Peretz to accelerate outpost removals

May 24, 2006 01:44
3 minute read.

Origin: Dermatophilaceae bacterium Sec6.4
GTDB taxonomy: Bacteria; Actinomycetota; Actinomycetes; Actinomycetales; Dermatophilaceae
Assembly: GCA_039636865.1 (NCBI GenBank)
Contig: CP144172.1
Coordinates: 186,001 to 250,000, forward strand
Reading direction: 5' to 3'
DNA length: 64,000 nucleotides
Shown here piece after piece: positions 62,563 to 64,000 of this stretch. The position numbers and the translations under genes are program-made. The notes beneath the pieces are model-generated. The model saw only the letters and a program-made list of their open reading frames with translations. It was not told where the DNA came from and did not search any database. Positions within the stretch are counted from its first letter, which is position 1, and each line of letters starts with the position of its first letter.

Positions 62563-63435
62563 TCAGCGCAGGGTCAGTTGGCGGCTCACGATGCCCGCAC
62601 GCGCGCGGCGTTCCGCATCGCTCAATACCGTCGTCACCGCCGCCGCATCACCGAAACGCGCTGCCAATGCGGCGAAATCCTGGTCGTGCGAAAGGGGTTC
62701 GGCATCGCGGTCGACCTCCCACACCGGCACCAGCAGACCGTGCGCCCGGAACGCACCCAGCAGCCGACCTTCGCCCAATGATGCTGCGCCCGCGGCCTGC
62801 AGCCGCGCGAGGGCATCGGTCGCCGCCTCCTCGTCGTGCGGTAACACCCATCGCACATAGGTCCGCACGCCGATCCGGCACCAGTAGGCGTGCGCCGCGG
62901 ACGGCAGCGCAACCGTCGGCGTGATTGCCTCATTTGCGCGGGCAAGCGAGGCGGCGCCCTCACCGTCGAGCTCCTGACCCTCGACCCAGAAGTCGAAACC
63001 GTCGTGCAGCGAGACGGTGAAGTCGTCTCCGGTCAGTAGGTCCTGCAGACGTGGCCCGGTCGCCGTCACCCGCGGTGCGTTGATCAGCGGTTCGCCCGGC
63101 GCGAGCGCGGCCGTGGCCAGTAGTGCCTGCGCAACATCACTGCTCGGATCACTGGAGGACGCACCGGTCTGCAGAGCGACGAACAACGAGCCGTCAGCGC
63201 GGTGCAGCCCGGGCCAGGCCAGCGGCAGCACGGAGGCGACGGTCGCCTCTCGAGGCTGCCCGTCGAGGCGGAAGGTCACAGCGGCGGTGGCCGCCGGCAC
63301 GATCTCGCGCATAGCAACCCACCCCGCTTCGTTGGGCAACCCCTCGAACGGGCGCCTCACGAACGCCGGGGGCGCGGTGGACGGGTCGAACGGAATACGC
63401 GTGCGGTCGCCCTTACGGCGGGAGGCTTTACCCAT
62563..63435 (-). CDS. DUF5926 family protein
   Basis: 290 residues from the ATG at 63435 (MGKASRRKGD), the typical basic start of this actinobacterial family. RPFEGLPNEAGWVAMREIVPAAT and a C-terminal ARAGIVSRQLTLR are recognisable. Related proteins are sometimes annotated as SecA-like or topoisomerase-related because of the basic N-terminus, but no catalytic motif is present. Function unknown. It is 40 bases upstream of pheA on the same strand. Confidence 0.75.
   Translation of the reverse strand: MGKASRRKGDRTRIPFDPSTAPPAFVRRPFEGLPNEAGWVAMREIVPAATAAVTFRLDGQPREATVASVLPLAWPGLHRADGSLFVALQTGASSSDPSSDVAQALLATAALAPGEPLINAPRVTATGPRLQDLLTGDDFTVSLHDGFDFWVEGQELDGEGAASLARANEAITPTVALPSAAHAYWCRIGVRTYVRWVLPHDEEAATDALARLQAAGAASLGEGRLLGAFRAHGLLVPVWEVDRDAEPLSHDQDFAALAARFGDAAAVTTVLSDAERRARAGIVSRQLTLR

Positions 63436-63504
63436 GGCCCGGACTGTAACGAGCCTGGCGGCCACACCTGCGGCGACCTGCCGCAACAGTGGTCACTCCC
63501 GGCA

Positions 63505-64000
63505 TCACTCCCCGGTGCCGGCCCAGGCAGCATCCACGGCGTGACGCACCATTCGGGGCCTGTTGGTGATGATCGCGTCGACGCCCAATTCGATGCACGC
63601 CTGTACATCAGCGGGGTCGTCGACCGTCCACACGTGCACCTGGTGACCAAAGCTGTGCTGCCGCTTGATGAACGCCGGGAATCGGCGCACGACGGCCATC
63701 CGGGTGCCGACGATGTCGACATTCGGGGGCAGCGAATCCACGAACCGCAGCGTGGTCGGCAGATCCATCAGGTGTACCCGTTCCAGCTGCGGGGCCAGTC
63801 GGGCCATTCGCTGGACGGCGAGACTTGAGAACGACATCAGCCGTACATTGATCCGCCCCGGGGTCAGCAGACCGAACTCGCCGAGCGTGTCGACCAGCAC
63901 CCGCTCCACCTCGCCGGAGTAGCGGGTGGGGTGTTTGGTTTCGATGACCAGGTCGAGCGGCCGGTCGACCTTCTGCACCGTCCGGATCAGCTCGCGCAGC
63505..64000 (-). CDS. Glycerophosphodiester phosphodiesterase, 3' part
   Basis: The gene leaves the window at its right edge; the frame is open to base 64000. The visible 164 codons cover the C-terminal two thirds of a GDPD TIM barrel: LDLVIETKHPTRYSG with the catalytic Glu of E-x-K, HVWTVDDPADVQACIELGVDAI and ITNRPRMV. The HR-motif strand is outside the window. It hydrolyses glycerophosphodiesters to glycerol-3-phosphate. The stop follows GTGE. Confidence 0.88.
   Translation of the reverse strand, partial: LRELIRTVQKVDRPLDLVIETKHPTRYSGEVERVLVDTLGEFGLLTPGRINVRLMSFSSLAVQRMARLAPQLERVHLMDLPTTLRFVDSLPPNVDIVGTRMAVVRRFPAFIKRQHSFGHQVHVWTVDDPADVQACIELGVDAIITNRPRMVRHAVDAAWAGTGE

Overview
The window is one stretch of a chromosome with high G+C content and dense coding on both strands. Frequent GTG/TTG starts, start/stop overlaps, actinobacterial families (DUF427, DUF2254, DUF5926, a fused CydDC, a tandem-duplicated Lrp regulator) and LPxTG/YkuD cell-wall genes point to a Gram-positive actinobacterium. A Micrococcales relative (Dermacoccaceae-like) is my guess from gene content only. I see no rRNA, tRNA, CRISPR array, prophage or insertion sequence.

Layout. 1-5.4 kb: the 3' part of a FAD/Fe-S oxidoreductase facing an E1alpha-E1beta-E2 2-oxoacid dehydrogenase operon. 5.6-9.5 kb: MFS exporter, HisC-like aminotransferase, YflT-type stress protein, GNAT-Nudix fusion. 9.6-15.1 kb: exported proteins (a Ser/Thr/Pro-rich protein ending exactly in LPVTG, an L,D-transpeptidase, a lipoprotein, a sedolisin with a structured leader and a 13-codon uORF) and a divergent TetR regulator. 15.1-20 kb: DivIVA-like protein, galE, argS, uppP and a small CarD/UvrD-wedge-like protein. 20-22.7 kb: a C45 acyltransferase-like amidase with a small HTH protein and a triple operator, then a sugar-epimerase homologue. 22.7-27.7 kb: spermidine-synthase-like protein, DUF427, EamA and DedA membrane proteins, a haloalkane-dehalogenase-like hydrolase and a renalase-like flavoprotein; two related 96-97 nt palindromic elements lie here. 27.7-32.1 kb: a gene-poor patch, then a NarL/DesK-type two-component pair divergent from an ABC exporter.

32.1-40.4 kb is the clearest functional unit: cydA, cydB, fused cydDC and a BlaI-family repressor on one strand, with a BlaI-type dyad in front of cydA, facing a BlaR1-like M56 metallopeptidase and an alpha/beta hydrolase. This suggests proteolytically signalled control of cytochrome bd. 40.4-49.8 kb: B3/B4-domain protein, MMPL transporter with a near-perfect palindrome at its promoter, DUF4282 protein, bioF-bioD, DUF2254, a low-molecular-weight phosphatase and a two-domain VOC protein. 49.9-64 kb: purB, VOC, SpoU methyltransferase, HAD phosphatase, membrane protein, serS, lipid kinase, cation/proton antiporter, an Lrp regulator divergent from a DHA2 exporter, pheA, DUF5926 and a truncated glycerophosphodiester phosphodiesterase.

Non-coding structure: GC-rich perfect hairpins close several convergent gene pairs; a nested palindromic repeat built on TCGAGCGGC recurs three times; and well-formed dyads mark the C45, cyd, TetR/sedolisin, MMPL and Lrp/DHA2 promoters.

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Defense Minister Amir Peretz said Tuesday he would activate all legal means to accelerate the removal of unauthorized Jewish outposts in the West Bank, which he said were "disgracing" Israel's image around the world. "We held wide-ranging talks on the issue of clearing outposts," Peretz told reporters at the conclusion of a visit to the IDF's Central Command north of Jerusalem. "I think that the State of Israel must adhere to its laws, and this will be done as soon as possible." "This issue also has international and diplomatic implications. It is also for the good of the illegal resident, it does not give him honor, nor does it honor the general public," Peretz told reporters. Peretz was accompanied by Chief of Staff Lt.-Gen. Dan Halutz and Maj.-Gen. Yair Naveh during his first visit to Central Command as defense minister. He inspected a traditional honor guard and was briefed for two hours on the daily challenges faced by the Central Command, whose West Bank jurisdiction covers areas where Jewish settlements border a large Palestinian population. Peretz's comments came after news agencies reported Sunday that Naveh had recently signed expansion orders for three West Bank settlements at the request of Prime Minister Ehud Olmert. The approval for expanding the three settlements had been initially authorized by former defense minister Shaul Mofaz. On Sunday, a spokesman for Peretz said the Defense Ministry was currently "reexamining" the approvals made under the previous administration. During his visit, Peretz commended the Central Command's crucial role in the fight against terror - including preventing attacks perpetrated by Jewish extremists - saying, "We will not tolerate a situation where Israeli citizens attack Palestinians and their children and disgrace the name of Israel." He also announced the reopening of the Karni goods crossing for trading in both directions and other plans aimed to alleviate economic distress among innocent Palestinian civilians. "We will also open crossings in the West Bank and expand the number of Palestinian workers allowed leave to work inside of Israel," he said. He praised the officers assembled for their professionalism and recent operational successes. "The success of the Central Command in cooperation with the police and the Shin Bet [Israel Security Agency] bring operational results that deserve admiration, such as the successful arrest last night of Ibrahim Hamed," the defense minister said. Meanwhile, several hundred anti-convergence plan protesters held black umbrellas in front of the US Consulate in Jerusalem and set ablaze a large Star of David on a hilltop outside the Ma'aleh Rehavam outpost in Judea Tuesday. Both protests were timed to coincide with Olmert's first meeting with US President George W. Bush since taking office. Protesters said they expected Olmert to discuss the convergence plan with Bush. "We want to tell Bush that the person who comes to you betrays the state of Israel," said Tsafrir Ronen, an activist for the Movement for Greater Israel, which helped organize the Jerusalem rally. Outside of Ma'aleh Rehavam, protesters of all ages - from babies to an 80-year-old resident of Efrat - walked from nearby Kfar Eldad to the outpost. They said they were making a statement not just to Olmert but also to Peretz, who on Tuesday said he planned to start evacuating outposts. But while the outpost perched among the hilltops outside of Nokdim might look isolated, right-wing activist and former MK Elyakim Haetzni said that he and close to 100 others had come to let people know the settlement was integral to the continuity of the state of Israel. Haetzni said he didn't want people to think that the Jewish enterprise in Judea and Samaria had been destroyed. He added that the hatred toward the settlers was an internalized form of anti-Semitism. In a letter that he addressed to Bush, Haetzni said: "Ehud Olmert is asking you to support him in his plan that could bring about the destruction of the state of Israel. In the foreseeable future it could cause civil unrest and even civil war." Leah Wolf said she came to Ma'aleh Rehavam from the community of Metar outside of Beersheba to let Israeli leaders know that the outposts had the support of people throughout Israel. Over time, she said, she had been to many demonstrations and even had a photograph in her cellphone of the one held in Kfar Maimon last summer to protest the pullout from Gaza. A resident of Ma'aleh Rehavam, Limor Halamesh, said she was encouraged by the protest. She and others at the outpost told the demonstrators that their doors were open to them. "It shows that people feel that our homes belong to everyone," said Halamesh.

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